If a contract includes both a force majeure clause and specifically includes “pandemic” as a triggering event, the next step is to see if there are any lingering liabilities left by the clause. Most force majeure clauses will not excuse payment of expenses already incurred in good faith. Prior to COVID-19, many force majeure clauses for concerts and other live events included a “ready and willing” condition that could expose festivals and concert promoters to incredible amounts of financial liability. The “ready and willing” condition essentially outlines that if an artist is “ready and willing to perform” at the time the event is cancelled due to a force majeure event, the artist is entitled to a portion of their guarantee (usually between 50% and 100%). Without this language, a festival is likely completely off the hook for the full guarantee. It is unclear how the “ready and willing” condition will function with COVID-19. But it is clear that “ready and willing” conditions will be highly scrutinized in future contracts. Live Nation, North America’s largest events company, recently sent a memo to talent partners outlining contractual alterations for concerts and festivals to be held in 2021. The language of the force majeure section of this memo is very specific: “If the artist’s performance is canceled due to an event of force majeure – including pandemic similar to COVID-19 – the promoter will not pay the artist its fee.” Smaller events companies may not have the clout to institute language that is this one-sided, but it is still a good indication of how industry leaders are approaching the post-COVID-19 world.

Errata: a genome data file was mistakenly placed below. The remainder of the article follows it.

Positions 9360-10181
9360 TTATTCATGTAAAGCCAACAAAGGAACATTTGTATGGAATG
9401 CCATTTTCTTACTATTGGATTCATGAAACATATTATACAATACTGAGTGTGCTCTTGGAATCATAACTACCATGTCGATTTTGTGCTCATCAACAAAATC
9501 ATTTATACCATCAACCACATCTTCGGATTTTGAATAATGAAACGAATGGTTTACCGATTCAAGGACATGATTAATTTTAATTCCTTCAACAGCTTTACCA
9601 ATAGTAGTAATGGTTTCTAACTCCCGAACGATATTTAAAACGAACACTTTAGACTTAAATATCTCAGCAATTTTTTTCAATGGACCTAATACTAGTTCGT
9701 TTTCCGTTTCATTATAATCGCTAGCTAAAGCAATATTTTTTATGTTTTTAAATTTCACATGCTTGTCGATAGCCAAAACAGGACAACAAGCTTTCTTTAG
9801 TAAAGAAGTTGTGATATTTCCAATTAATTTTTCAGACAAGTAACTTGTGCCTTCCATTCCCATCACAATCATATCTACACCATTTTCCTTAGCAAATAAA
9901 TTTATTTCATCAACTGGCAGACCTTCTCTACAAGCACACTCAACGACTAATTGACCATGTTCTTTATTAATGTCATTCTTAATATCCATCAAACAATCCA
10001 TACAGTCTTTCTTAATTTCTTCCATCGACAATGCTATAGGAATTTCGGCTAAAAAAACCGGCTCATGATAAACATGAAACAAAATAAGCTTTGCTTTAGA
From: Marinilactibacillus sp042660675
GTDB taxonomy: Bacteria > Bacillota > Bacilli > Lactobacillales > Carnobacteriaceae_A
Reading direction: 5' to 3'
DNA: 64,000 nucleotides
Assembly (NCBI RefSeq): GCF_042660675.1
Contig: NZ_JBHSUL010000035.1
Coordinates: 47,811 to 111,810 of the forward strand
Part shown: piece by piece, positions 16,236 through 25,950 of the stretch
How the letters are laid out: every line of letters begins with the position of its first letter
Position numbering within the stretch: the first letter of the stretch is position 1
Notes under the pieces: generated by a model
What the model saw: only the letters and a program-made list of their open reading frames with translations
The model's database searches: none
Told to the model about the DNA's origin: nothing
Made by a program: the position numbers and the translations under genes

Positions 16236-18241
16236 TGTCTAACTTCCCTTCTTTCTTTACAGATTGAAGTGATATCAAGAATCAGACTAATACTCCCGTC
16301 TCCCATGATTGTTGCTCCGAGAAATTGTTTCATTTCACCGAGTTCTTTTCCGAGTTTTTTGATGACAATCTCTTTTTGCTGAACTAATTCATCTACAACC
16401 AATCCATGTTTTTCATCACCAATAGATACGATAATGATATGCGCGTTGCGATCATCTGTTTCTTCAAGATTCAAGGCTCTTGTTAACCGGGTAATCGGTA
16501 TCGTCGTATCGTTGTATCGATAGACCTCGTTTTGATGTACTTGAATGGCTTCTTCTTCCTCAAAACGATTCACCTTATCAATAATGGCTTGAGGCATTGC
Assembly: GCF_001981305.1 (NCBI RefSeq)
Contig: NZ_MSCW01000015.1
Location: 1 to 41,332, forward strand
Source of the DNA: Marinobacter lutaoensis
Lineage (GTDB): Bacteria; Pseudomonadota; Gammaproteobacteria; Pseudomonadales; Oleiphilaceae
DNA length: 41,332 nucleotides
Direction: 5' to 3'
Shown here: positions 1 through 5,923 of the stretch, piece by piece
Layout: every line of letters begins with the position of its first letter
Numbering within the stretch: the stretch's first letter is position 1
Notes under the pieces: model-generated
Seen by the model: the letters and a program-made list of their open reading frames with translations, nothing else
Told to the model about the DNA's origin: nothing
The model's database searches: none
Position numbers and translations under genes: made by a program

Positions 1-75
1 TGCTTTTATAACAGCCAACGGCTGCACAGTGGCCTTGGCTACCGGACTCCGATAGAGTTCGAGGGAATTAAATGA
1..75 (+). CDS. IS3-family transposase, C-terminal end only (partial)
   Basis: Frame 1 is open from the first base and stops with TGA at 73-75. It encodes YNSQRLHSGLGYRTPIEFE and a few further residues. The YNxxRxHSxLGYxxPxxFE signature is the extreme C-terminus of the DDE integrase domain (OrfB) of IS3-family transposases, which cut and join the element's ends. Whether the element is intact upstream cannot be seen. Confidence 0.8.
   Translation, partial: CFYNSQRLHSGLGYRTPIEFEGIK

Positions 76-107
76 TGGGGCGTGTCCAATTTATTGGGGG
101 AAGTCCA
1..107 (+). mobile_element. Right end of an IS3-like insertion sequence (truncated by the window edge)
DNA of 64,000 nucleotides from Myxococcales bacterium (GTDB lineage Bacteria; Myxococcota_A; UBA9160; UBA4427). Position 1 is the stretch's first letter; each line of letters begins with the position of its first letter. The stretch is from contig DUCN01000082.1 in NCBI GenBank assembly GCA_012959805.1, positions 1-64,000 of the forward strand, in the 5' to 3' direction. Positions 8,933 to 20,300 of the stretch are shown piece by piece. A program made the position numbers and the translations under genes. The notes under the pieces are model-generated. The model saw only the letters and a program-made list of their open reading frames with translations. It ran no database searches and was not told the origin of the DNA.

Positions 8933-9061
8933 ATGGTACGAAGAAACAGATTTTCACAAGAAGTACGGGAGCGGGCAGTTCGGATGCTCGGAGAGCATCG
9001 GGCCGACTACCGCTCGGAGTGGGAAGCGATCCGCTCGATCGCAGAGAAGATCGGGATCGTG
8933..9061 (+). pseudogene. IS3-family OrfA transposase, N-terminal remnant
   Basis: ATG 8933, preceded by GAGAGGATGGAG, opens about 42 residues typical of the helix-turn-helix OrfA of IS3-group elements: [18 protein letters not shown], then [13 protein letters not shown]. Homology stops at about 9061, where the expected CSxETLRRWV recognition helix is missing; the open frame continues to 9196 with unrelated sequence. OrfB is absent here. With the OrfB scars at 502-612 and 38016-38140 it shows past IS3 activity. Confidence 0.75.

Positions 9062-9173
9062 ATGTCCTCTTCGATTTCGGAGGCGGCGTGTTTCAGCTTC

The most important determination that festivals must make is to weigh the potential negative externalities of actions they take. The entertainment industry is built on relationships. While some larger festivals may be able to frustrate artists, vendors, sponsors, and ticketholders and remain afloat on status alone, the same cannot be said for every festival and venue. Enforcing a force majeure clause that is detrimental to the artist may sour any future relationship between the festival and the performer. Refusing to offer refunds to ticketholders who may not be able to attend in 2021 may lead to a cloud of negative press hanging over the festival. Forcing a sponsor to fulfill an incredibly one-sided agreement may result in a payoff this year but may ruin any chances of working with that sponsor in the future. While it may seem easy to look at a contract strictly to determine where money can be saved and where it will be lost, this binary view of the crisis caused by COVID-19 is shortsighted. The best avenue for any festival, artist, vendor, sponsor, or any other party involved in event planning to take is to find a compromise. These stakeholders should work to provide as many options for ticketholders as possible, take this opportunity to extend contracts with sponsors, and make every effort to sign artists scheduled to perform at a cancelled event to perform in 2021. In the long run, financial solvency in 2020 will not guarantee the long-term security of events.